Researchindicates that computer-administered instruction has positive effects on learning (Fitzgerald & Koury, 1996; Kulik, Banger, & Williams, 1983). Unlike many school subjects that are based on visual-language learning, phonological awareness is a group of inherently spoken language-based processes. This raises the questions of whether technology-assisted instruction can be effective in developing these spoken language-based processes, and if so, whether the effects of technology-assisted instruction differ significantly from teacher -delivered instruction. To answer the first question, Foster, Erickson, Foster, Brinkman, and Torgesen (1994) used pre-publication versions of the DaisyQuest (Erickson, Foster, Foster, Torgesen, & Packer, 1992) and Daisy’s Castle (Erickson, Foster, Foster, Torgesen, & Packer, 1993) software programs. These programs provide instruction and practice in five phonological awareness processes:
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It would seem that the best software utilization practice would be to begin with a non-keyboard lesson or lessons. UltraKeys produces an excellent software package to teach touch-typing, but it also has an excellent video and a book that contain suggestions to help prepare younger students to form the correct hand positions, etc., even before the children ever touch a keyboard. It seems appropriate to use this approach with the younger children (grades K, 1, and 2).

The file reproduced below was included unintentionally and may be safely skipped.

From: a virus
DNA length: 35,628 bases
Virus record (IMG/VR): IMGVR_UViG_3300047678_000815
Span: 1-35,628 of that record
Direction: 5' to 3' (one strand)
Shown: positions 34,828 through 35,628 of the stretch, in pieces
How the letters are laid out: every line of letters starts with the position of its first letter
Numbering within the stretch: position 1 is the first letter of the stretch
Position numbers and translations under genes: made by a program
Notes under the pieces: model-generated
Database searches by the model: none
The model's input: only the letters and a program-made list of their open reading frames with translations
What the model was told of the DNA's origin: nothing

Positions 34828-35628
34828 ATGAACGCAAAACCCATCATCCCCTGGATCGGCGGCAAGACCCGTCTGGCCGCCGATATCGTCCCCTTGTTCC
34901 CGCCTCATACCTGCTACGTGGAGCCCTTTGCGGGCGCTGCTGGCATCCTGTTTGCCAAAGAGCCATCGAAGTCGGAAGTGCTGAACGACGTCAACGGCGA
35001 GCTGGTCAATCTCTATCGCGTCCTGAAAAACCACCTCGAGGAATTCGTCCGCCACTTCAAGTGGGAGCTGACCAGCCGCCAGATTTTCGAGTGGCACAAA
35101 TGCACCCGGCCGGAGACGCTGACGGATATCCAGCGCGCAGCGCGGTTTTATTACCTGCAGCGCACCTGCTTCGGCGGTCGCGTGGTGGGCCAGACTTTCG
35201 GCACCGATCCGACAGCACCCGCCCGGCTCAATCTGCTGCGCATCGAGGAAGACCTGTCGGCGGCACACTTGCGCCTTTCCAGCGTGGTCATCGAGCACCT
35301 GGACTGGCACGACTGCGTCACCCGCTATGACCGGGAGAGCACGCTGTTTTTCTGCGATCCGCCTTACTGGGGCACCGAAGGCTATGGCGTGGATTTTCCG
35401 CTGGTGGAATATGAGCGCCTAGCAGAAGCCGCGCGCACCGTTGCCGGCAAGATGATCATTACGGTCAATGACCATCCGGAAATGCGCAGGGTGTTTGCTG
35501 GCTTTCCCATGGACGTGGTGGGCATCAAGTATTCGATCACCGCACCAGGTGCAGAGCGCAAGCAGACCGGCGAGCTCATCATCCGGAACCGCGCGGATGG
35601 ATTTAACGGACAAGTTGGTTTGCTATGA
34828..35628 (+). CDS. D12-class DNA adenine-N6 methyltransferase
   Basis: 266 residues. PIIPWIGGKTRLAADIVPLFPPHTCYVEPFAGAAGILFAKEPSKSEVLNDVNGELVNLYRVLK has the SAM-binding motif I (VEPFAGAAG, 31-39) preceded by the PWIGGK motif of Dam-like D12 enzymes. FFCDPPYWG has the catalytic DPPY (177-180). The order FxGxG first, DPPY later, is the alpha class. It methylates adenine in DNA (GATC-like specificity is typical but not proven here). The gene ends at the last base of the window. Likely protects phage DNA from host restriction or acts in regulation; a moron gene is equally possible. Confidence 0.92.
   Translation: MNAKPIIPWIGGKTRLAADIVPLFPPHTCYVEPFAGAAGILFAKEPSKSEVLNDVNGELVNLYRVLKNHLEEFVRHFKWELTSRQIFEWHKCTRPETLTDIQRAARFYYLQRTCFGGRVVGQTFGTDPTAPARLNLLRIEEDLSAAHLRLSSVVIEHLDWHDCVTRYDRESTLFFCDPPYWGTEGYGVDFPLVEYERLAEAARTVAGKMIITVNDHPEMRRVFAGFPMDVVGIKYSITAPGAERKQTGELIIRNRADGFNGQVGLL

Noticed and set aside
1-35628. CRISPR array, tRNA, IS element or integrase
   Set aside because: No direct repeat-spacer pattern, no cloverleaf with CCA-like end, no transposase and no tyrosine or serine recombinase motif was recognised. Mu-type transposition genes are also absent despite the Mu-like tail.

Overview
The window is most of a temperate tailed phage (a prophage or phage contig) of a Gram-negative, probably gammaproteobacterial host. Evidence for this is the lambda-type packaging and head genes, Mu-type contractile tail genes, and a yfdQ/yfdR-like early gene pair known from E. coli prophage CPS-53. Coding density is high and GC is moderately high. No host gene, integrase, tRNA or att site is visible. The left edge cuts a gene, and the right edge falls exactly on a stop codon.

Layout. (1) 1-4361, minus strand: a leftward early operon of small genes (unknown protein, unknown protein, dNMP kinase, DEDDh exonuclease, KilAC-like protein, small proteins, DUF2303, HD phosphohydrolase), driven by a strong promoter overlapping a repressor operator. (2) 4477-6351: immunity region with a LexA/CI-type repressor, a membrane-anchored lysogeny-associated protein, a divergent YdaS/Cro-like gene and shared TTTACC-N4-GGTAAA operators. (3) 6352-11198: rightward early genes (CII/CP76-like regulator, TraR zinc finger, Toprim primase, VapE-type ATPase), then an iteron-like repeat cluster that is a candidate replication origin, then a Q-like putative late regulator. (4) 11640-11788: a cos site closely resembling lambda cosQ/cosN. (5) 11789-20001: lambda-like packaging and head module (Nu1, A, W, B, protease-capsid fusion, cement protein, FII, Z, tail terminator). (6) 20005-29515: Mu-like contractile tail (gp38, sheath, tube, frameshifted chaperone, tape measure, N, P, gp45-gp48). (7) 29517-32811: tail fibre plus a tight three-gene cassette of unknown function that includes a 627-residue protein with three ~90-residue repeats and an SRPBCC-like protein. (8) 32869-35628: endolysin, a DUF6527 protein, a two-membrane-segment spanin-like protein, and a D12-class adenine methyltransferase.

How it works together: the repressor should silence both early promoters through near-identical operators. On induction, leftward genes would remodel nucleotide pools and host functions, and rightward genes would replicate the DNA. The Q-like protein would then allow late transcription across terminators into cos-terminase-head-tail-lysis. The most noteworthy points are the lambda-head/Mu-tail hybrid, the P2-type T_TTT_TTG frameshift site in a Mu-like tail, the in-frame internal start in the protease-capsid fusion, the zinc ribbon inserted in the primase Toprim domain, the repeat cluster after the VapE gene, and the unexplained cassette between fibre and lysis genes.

There are a number of excellent software packages that train students how to keyboard/touch-type. There does not seem to be an ideal time to begin formal instruction. Children come into pre-K with a desire, if not the ability, to use a computer. The difficulty is that these children lack the fine motor ability to use scissors, write cursively, or coordinate the finger dexterity needed to learn keyboarding. And, let me add that some kindergarten children are still struggling with simply being able to identify letters of the alphabet. Thus, even though the need may exist in K, 1, and 2, children that young may not be ready to learn keyboarding/touch-typing. Interestingly, Erthal (1996) states that “no software program has been shown to be superior to capable, live keyboarding instruction” lead by a real, live teacher . Schmidt (1985) supports this notion and states, ” Software programs serve well for drill, remediation, enrichment practice, as well as adding variety to keyboarding instruction. Software cannot be programmed to see, to hear, or to feel the keyboarding instructional needs of the student.”
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